Commemorative Path Torn Up At Golden Gate Bridge

SAN FRANCISCO (CBS 5) – A Golden Gate Bridge lovers who paid for a brick on the commemorative walkway that marked the span’s 50th anniversary will soon see their memories turned to dust.

More than 7,000 people bought the bricks to mark the birthday in 1987, only to see them removed 25 years later because the path does not comply with federal disability laws.

The Golden Gate Bridge District owns the property and says that re-grading and other improvements need to be made.

A new panel installation at the site will list the 7,500 or so names, but for some that still won’t be enough – and want their brick back.

(Copyright 2012 by CBS San Francisco. All Rights Reserved. This material may not be published, broadcast, rewritten, or redistributed.)

  • StevenTorrey

    People paid $100 for those commemorative plagues thinking they were going to last a lot longer than 25 years. I have walked the path recently and they are in good shape. The Golden Gate Transit company is being less than candid. There has to be a better way to build a handicap access ramp than tearing up those commemorative bricks.

  • Victor Quan

    What do you mean the brick pathway does not comply with federal disability laws? The pathway is smoother and wider than many sidewalks in the country. What are they going to do? install an elevator? The Golden Gate District is just trying to make an issue to spend money to please another designer. Something is not being told to the public. A handicap ramp doesn’t require the entire brick pathway to be destroyed. Talk about giving notice to the public. I just heard about this today. The bricks were purchased and inscribed with the intent that they be permanently installed and last for generations.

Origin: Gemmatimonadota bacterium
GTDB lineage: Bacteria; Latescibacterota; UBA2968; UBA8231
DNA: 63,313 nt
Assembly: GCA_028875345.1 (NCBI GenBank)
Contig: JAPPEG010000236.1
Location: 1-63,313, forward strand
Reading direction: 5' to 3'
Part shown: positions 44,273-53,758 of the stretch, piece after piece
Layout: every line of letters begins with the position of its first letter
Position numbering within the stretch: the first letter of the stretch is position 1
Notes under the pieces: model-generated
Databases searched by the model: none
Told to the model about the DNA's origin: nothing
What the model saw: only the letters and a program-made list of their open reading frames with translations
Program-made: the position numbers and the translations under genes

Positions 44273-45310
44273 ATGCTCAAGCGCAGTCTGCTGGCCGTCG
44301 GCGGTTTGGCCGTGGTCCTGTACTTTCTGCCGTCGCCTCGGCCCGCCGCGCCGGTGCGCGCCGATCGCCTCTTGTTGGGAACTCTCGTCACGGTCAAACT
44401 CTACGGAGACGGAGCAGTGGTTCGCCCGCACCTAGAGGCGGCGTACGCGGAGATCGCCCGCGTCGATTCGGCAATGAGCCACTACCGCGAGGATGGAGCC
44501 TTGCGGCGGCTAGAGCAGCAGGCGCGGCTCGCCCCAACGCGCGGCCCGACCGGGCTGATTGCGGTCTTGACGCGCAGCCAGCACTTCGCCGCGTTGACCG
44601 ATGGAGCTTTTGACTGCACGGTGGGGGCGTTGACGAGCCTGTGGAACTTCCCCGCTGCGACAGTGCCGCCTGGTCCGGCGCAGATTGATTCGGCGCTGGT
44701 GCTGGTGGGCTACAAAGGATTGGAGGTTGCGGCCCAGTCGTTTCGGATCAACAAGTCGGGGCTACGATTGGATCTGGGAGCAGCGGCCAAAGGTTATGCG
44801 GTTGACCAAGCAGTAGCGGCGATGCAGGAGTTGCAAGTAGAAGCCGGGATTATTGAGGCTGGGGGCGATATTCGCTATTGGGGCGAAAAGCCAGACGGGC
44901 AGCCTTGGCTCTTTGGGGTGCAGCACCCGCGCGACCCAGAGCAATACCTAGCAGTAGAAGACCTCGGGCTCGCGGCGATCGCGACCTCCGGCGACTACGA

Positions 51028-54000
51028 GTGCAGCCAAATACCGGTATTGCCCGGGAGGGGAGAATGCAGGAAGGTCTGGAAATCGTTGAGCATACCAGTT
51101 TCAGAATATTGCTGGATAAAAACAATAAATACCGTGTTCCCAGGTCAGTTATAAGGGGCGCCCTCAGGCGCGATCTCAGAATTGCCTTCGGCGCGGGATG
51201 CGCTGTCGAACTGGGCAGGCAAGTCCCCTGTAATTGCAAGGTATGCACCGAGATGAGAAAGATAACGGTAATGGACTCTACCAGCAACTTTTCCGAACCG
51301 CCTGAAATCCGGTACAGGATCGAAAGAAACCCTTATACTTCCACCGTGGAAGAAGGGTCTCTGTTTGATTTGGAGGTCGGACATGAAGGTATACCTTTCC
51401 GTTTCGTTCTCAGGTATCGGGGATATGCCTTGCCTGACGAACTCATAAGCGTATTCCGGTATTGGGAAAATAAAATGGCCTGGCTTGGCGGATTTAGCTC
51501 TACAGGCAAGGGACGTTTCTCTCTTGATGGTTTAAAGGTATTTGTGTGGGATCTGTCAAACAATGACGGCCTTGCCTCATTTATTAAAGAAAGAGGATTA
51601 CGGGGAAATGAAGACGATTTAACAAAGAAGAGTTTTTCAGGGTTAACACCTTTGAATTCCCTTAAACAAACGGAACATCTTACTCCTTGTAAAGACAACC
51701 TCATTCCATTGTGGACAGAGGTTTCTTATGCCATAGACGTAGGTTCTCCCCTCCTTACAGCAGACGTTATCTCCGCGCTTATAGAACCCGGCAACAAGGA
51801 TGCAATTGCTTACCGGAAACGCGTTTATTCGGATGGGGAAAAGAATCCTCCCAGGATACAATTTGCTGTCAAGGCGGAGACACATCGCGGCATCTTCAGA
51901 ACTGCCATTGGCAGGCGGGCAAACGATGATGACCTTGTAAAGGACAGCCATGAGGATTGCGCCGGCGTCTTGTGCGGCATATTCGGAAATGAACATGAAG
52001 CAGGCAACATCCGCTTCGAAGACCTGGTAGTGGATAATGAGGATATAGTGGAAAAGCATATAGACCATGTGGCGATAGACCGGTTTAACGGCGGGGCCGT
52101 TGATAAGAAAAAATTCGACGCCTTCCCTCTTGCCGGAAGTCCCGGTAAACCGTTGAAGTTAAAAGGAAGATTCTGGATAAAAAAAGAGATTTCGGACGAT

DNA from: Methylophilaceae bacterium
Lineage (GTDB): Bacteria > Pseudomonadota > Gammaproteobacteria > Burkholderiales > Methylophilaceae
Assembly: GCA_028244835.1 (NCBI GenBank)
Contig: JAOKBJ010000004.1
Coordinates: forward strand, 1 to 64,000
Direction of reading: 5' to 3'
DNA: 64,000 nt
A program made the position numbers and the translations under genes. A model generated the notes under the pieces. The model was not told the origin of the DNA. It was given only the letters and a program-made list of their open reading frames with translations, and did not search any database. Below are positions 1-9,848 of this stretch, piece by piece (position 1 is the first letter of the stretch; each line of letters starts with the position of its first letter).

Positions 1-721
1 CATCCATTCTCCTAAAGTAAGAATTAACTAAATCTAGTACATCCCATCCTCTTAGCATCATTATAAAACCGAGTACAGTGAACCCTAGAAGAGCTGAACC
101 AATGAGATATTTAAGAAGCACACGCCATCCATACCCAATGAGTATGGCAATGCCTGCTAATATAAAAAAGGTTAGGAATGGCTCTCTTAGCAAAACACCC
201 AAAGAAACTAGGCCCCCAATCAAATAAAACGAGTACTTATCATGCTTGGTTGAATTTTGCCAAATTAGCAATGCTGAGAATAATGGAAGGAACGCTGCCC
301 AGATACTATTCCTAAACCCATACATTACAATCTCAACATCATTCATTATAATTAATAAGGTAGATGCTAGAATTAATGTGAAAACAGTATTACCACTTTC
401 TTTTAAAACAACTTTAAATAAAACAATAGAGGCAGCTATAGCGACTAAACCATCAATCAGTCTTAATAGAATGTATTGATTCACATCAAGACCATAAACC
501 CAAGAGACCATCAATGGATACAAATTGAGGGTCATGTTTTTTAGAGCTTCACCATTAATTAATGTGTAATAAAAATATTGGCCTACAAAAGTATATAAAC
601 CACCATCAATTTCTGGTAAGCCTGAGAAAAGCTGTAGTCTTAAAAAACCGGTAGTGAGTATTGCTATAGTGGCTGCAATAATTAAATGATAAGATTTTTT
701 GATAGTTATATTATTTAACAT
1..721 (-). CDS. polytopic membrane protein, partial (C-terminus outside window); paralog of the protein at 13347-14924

• Heather

      They should be ashamed of themselves. They bought the bricks thinking they would be there a lifetime and longer, at the very least let the people take their bricks no matter what it cost in delays of building the handicap ramp I agree with the above that this could be done differently.

  • Thomas Libby

    This is such a disgrace. After my longtime partner died of AIDS, I had both of our names inscribed on one of these bricks so that our names would be forever linked at a place we both loved. I feel betrayed. I would go there sometimes, lay a flower on the brick, and yes, cried. The GG Bridge Authority should be ashamed. The part of the pedestrian path which included our brick was gently sloping, and perfectly suited for wheelchairs. Something is really bogus here.

  • Disappointed

    My family purchased a brick when they were offered with the intention of having a beautiful place near the GG Bridge to visit with some personal attachment. We have brought many friends and family to “our brick”. Once again GG Transit District and their infinite wizdumb… Have they heard of the term remodel? Contractors reuse brick all the time. If brick doesn’t work for the new project they could build another feature with the bricks, a wall, planters, benches. Alternatively would it be too much trouble to allow the “owners” of these bricks to come collect them? This smells of poor planning and execution, Unfortunately these are characteristics that we have now come to expect from the management of the GG Bridge. We won’t be visiting the new project.



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